Archive for Sunday, June 17, 2012

Felines and friends gather for cat club’s annual show

June 17, 2012


In a show shelter sits a white cat named Bipolar Bear, a Maine coon with a long body and a shiny coat. Owner Chris Buck scoops her out to pet her. The cat is pleased, purring.

Bipolar Bear was one of 87 cats competing in Saturday’s annual Kansas City Midwest Cat Club Show at the Douglas County Fairgrounds, 2120 Harper St.

“I think the day has gone really well,” said Amy Hanson, manager of the show. “We didn’t get quite the numbers we hoped we’d get as far as entries, but the competition is good.”

There were four classes of cats competing: kittens (up to 8 months), purebred adults, alters (purebred adults that have been spayed or neutered) and household cats.

Those competing accrue points throughout the show season by going to different shows across the country. Those points go toward awards in the region and possibly awards from the American Cat Fanciers Association Awards from ACFA are called Inter-American awards.

“Inter-American awards are what you strive for when you’re showing a cat,” Hanson said.

Hanson started showing cats 10 years ago. Her first was in the household pet category, a rescue cat that was white with a brown tabby splotch on his back and tail.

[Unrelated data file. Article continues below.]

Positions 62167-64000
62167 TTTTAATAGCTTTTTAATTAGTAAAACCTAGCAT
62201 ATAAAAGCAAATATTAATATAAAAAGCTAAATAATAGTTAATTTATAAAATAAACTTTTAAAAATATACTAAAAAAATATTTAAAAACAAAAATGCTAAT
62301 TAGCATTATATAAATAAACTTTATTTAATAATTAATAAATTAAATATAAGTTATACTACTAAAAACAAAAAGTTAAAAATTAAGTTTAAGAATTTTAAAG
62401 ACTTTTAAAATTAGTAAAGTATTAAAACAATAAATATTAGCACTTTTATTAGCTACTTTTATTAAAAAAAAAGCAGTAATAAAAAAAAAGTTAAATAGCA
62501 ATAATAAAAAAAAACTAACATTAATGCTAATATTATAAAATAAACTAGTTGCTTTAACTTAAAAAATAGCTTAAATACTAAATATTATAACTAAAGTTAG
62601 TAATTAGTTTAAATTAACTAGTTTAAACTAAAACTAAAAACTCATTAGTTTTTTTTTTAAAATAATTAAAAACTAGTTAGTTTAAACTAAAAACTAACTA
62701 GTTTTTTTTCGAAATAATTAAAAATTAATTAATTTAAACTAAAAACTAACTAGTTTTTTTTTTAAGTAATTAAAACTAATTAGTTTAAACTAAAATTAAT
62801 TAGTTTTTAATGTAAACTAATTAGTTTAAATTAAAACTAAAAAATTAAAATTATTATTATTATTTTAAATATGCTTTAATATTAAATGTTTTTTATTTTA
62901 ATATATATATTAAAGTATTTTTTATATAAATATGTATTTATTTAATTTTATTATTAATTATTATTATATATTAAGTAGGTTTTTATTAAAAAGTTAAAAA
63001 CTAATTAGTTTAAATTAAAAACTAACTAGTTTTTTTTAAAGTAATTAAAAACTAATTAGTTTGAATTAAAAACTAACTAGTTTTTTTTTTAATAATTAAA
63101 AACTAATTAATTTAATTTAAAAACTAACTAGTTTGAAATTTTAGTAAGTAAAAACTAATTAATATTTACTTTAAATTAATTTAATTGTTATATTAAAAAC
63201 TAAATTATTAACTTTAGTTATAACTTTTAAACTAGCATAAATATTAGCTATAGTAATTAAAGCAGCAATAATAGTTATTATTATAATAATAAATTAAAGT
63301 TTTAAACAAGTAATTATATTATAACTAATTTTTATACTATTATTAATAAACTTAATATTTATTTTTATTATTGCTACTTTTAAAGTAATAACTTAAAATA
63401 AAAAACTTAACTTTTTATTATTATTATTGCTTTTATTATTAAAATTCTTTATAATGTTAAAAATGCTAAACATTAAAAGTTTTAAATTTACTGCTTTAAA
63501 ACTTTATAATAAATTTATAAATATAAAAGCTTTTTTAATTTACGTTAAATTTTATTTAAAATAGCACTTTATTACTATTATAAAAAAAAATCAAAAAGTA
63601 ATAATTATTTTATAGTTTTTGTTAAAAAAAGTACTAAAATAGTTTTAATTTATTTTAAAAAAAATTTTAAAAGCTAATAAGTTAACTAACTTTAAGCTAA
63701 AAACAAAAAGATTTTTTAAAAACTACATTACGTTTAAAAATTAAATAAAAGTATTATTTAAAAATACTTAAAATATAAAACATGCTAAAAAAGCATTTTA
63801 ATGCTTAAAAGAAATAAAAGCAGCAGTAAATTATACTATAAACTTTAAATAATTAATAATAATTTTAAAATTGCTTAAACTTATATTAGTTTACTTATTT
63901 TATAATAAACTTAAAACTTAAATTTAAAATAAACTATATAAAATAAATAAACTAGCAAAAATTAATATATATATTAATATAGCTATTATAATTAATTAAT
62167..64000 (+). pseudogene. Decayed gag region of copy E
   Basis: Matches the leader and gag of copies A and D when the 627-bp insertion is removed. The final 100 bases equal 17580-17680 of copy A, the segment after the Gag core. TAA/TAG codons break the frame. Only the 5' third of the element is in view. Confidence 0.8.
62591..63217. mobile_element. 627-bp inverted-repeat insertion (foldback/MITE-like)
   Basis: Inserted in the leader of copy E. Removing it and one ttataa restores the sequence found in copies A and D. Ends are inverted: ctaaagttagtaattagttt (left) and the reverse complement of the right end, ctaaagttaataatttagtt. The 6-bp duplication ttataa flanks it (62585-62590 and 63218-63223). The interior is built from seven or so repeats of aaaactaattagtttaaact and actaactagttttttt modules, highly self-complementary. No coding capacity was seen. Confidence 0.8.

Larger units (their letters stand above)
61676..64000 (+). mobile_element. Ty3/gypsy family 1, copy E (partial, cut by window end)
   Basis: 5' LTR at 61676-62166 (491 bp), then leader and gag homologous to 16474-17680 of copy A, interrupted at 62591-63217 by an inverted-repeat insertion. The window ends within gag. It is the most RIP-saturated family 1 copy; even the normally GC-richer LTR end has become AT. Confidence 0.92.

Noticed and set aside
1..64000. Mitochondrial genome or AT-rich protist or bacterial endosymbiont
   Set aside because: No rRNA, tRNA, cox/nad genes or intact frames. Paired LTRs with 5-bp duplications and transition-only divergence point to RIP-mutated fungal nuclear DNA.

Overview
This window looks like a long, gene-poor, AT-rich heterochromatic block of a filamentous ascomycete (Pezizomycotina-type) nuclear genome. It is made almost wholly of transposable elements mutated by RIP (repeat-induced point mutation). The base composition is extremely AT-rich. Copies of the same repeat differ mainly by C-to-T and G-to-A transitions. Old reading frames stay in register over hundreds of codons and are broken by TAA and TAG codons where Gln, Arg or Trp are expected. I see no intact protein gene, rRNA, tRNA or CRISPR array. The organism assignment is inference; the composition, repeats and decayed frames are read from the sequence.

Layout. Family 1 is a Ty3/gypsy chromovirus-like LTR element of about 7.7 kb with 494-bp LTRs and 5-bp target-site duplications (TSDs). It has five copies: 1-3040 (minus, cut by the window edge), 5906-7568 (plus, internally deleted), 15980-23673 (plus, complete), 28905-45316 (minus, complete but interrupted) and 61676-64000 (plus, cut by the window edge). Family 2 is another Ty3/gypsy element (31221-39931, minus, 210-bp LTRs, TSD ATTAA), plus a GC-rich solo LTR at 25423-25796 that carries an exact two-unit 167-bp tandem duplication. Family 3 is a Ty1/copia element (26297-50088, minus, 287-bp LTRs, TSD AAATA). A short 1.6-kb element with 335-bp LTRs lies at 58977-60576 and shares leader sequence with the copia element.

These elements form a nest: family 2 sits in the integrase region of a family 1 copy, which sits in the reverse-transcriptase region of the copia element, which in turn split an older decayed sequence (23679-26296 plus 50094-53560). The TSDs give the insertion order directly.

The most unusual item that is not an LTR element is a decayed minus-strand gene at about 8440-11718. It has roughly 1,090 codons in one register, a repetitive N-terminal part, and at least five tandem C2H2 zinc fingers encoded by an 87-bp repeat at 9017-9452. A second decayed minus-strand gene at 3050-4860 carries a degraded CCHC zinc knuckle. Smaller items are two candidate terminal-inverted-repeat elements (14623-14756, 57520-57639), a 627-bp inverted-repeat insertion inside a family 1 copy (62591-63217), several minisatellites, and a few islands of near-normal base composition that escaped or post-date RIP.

“You don’t have to have a purebred cat to compete in shows,” Hanson said. “A lot of people get involved with the household pet class and graduate into pure breeds.”

There were 19 breeds at Saturday’s show. Among them was Brisa (pronounced Bree Sa), an Australian Mist, one of 12 in the United States. Gary Morke and his wife, Candy Rishavis, are her owners.

Brisa had won second and third place in the kitten category. It was her first show, and she was reacting well — a sign she’ll be showing again.

“Some cats really thrive on this; they love people handling them,” Rishavis said. “I’ve got a couple at home you can’t show. .. They just don’t thrive in this environment, and we don’t show if they don’t want to come.”

Most of the cats seemed to enjoy the show as much as their owners. It was only Bipolar Bear’s second show, but he was as content and comfortable as if he were at home.

“He thinks this is cool,” Buck said. “It’s fun. He purrs. He likes everything about this.”


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